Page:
Michael Brown ’72 speaks at The Met in front of the Pueblo pottery exhibit.
Courtesy Michael Brown ’72
The exhibit Brown helped bring to the Met includes pottery made by Romero-Briones’s grandmother

A-dae Romero-Briones ’03
A-dae Romero-Briones ’03
Courtesy A-dae Romero-Briones ’03
Two small clay turtles crawl across the black and white geometric surface of a bowl created by the Pueblo potter Teresita Romero. Part of a new exhibition of Pueblo potters at the Metropolitan Museum of Art in New York, the piece was made around 1960 by Romero, the grandmother of A-dae Romero-Briones ’03. 

The show aims to convey the meaning of such objects in Pueblo culture. Romero-Briones comes from a family of potters, and their work helped her pay for college. When she was a student at Princeton, she says, “My mother and my grandmother made pots and went to an art show, an Indian market, and they used the money from the pots they sold to buy my clothes and my plane tickets to Princeton. It is an art form that is wholly tied to my community, and in a practical sense it’s the reason I was able to go to Princeton.”

Her story is one of many in the exhibit, “Grounded in Clay: The Spirit of Pueblo Pottery.” Brought to the Met and the Vilcek Foundation in part by Michael F. Brown ’72, president of the School for Advanced Research in Santa Fe, New Mexico, it features about 100 works from Pueblo potters made over the last millennium. 

The show will be in New York until June 2024 and then travel to Houston and St. Louis. All of the pieces on display are from SAR’s collection of about 4,000 works of Pueblo pottery. Each of the show’s 60 curators, most of whom are from Pueblo communities, chose one or two objects, often for their emotional resonance.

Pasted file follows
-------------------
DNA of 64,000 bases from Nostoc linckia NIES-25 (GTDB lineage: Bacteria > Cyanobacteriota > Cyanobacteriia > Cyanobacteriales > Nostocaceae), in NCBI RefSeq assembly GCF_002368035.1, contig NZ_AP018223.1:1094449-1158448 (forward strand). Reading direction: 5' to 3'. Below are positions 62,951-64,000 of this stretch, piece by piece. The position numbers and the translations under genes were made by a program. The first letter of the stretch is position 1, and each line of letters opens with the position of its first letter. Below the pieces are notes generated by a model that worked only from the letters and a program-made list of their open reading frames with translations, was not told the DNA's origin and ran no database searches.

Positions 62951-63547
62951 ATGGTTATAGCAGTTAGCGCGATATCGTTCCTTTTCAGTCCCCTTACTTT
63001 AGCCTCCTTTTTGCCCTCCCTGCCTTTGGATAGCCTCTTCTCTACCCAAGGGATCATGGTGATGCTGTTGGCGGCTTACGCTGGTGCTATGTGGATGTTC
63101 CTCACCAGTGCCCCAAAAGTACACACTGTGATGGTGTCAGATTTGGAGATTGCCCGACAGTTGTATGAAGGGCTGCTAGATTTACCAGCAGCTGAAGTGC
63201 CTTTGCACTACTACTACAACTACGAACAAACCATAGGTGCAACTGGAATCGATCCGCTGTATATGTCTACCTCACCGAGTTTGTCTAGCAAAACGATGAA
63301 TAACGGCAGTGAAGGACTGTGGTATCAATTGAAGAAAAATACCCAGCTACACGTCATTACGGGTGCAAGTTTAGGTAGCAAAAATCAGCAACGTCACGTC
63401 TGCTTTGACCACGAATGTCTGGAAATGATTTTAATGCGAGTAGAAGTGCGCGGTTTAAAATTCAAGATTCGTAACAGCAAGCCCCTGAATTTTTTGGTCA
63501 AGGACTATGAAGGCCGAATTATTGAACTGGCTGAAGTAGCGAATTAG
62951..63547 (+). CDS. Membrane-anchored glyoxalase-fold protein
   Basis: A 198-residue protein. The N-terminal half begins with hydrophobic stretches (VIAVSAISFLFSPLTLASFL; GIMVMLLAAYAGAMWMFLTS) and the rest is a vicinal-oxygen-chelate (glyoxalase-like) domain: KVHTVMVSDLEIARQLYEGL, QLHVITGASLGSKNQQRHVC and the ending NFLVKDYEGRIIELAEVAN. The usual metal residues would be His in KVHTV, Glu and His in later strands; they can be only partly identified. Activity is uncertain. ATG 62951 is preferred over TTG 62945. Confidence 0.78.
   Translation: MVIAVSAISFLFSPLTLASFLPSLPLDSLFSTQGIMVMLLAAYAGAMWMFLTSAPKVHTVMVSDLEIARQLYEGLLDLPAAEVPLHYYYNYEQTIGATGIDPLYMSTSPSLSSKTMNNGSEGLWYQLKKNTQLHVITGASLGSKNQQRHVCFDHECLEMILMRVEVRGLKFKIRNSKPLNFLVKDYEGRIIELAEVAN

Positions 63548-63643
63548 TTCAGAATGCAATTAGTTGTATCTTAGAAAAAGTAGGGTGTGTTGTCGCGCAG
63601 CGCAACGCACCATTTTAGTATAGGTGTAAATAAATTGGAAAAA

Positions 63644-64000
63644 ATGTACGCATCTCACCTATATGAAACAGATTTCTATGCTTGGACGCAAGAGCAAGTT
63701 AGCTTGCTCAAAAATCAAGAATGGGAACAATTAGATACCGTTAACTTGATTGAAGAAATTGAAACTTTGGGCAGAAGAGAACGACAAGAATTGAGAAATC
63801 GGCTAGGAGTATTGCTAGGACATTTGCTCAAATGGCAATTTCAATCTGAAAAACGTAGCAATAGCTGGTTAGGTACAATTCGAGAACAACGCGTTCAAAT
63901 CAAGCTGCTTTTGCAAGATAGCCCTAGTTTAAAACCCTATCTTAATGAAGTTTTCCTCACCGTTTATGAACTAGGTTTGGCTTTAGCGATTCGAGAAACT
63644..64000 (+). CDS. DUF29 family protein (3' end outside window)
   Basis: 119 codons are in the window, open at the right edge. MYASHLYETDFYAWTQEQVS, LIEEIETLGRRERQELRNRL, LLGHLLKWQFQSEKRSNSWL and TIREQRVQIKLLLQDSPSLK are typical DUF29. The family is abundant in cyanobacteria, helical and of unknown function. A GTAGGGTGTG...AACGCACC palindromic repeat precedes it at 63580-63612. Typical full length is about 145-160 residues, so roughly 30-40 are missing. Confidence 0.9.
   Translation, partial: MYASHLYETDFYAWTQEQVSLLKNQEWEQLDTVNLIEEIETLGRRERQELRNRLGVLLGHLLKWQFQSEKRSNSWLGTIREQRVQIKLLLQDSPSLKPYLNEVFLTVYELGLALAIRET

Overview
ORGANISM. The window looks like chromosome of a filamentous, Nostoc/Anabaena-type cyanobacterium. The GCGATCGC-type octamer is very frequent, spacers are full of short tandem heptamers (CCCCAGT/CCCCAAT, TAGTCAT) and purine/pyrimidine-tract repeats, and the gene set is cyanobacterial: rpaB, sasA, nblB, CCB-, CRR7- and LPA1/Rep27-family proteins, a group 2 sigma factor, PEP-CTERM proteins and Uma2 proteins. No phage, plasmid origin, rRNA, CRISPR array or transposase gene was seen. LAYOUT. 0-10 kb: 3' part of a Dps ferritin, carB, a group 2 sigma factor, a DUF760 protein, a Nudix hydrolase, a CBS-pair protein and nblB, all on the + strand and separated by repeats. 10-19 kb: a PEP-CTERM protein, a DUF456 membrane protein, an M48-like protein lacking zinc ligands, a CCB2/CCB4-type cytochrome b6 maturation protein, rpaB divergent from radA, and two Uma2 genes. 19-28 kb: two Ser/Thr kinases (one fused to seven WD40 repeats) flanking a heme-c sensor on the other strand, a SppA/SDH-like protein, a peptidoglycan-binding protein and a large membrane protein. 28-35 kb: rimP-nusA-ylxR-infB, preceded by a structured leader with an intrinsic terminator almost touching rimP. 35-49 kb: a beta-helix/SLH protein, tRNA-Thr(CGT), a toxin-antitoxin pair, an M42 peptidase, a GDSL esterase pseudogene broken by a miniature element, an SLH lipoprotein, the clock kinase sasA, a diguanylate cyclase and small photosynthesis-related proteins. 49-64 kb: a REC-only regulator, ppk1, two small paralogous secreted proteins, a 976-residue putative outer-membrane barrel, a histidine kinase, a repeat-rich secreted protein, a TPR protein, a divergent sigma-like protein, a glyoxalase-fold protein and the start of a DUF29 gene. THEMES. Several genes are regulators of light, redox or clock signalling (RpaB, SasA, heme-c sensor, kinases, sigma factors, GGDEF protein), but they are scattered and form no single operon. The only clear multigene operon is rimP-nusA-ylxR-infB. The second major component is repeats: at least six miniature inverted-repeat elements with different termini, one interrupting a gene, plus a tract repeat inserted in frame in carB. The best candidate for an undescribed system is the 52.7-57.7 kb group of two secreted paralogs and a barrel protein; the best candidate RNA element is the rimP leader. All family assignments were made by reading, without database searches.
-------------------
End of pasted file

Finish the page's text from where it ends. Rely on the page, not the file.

“The show contains some of the most beautiful Pueblo pots in existence,” Brown said, “but a few show decades of honest wear and were chosen by curators because they evoke memories of the importance of pottery in their spiritual and home lives.”

A terracotta pot with two clay turtles sculpted on it in relief, painted black and white.
The turtles pot created by Teresita Romero.
Peter Gabriel
Brown was introduced to Pueblo culture at Princeton and has headed SAR since 2014 after spending the previous 34 years at Williams College as a professor of anthropology. His introduction to the discipline came as a freshman when he took a course taught by Alfonso Ortiz, himself a Tewa Indian from Ohkay Owingeh Pueblo. Ortiz then hired Brown as a research assistant and sent him to Firestone Library to read accounts of Pueblo “clowning” written mostly by American missionaries who disapproved of the occasionally scatological elements of the Pueblo ritual.

After Brown’s freshman year, Ortiz recruited him and other students to work at a school in the Navajo Nation in Arizona, where Brown spent a second summer followed by a third in a Navajo community in Ramah, New Mexico. He went on to do graduate work at the University of Michigan, where he came to focus on Peru as his area of academic study, and then was hired at Williams, but he retained an affinity for the Southwest and spent more than a year as a visiting scholar at SAR.  

Six of the exhibit’s curators are relatives of Romero-Briones, who is director of programs for Native agriculture and food systems at the First Nations Development Institute. When she was a child, she says, her grandmother would give her clay teacups that she’d made but wasn’t happy with or whose handles had fallen off. “I cherish those pieces that I have from her,” Romero-Briones says.

Despite their beauty, Pueblo pots are practical objects. “They’re pots, and they’re not meant to last forever,” Romero-Briones says. “You know you’re creating something that’s meant to return to the earth, and there’s something very beautiful in that.”